The Environmental Impact of Automobiles


Automobiles have become an integral part of our society. They help us get to work, run errands, and visit friends and family. Without the automobile, modern life would be difficult to imagine. Whether it’s the sleek, aerodynamic lines of a BMW or the artful mid-century modern designs that cruise U.S. highways and byways, the automobile has been an essential symbol of American culture for generations.

The word automobile is a combination of two Latin words: auto and mobilia, meaning self-propelled and mobile. The term first appeared in the English language around 1769. Nicolas-Joseph Cugnot is generally credited with inventing the first self-propelled vehicle, a steam-powered tricycle that could carry four passengers. The first gasoline-powered vehicles were developed in 1885 by Karl Benz and Gottlieb Daimler. The development of the automobile brought with it many new economic and social changes, including urbanization and suburbanization.

Modern automobiles are complex technical systems, and they often have hundreds of parts. Each component has specific design functions and must be designed and built in a way that will allow the vehicle to perform its intended function in the most efficient manner possible. During the design phase, engineers consider a wide range of factors, including aerodynamics, fuel efficiency, safety, and comfort.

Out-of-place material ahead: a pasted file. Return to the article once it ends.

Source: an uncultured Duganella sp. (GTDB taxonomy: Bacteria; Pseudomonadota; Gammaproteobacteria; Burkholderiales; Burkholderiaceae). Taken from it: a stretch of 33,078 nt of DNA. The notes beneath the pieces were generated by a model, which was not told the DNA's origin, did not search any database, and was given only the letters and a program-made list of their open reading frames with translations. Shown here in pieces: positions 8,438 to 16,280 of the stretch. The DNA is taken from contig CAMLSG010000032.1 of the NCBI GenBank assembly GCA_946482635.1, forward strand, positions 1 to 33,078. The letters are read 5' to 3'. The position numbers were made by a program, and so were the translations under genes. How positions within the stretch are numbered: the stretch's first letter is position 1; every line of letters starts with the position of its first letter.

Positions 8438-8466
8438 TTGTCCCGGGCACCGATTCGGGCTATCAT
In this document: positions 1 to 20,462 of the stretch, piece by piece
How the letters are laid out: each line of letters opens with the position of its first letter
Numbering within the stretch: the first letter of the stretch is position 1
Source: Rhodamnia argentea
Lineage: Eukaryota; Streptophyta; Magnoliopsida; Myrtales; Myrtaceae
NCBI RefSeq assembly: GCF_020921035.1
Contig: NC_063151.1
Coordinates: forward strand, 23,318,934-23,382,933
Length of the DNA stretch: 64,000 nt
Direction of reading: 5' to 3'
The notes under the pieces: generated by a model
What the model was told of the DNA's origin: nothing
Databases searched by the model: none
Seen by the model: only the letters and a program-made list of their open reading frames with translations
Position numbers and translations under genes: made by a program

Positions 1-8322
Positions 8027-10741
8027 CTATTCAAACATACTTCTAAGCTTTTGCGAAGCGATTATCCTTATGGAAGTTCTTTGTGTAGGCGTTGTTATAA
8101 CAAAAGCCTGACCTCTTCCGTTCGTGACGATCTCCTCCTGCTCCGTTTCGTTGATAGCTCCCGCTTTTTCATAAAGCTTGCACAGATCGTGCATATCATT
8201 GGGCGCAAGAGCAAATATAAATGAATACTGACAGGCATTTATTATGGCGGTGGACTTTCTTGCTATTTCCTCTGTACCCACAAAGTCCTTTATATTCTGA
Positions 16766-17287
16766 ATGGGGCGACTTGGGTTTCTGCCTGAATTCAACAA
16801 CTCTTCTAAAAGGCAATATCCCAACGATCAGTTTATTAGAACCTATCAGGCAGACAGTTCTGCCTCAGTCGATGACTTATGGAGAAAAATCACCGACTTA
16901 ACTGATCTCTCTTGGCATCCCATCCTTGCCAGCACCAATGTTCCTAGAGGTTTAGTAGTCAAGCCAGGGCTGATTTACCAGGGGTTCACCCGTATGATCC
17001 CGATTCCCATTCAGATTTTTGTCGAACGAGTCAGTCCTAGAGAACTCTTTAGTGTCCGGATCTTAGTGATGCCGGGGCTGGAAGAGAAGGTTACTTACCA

The automobile is a multi-billion dollar industry that has become one of the most important parts of our modern lives. Approximately 73 million automobiles were produced worldwide in 2017. The vast majority are passenger cars, which are designed to carry the driver and a limited number of passengers. A car that is primarily used for cargo is usually called a truck, van, or bus.

As the popularity of the automobile has grown, so have questions about its environmental impact. Automobiles contribute to air pollution, and they are a major cause of global warming. The use of fossil fuels to power automobiles also depletes the world’s supply of non-renewable resources.

Many people choose not to own an automobile, opting instead to use public transportation if they have easy access to it or to carpool with friends. This is sometimes referred to as “going green.” However, the convenience of owning an automobile can make up for some of the upfront costs.

Having your own automobile provides you with the freedom to go where you want when you want, and it can open up many job opportunities that may be otherwise out of reach. In addition, being able to travel longer distances gives you greater flexibility in your social life, and it saves you money on train or bus fares. The only drawback to owning an automobile is that it can be expensive and inconvenient if you don’t plan carefully. However, it’s worth the expense when you consider how much time you can save by not having to wait for buses or trains. These examples have been automatically compiled from online sources and do not represent the views of Merriam-Webster or its editors.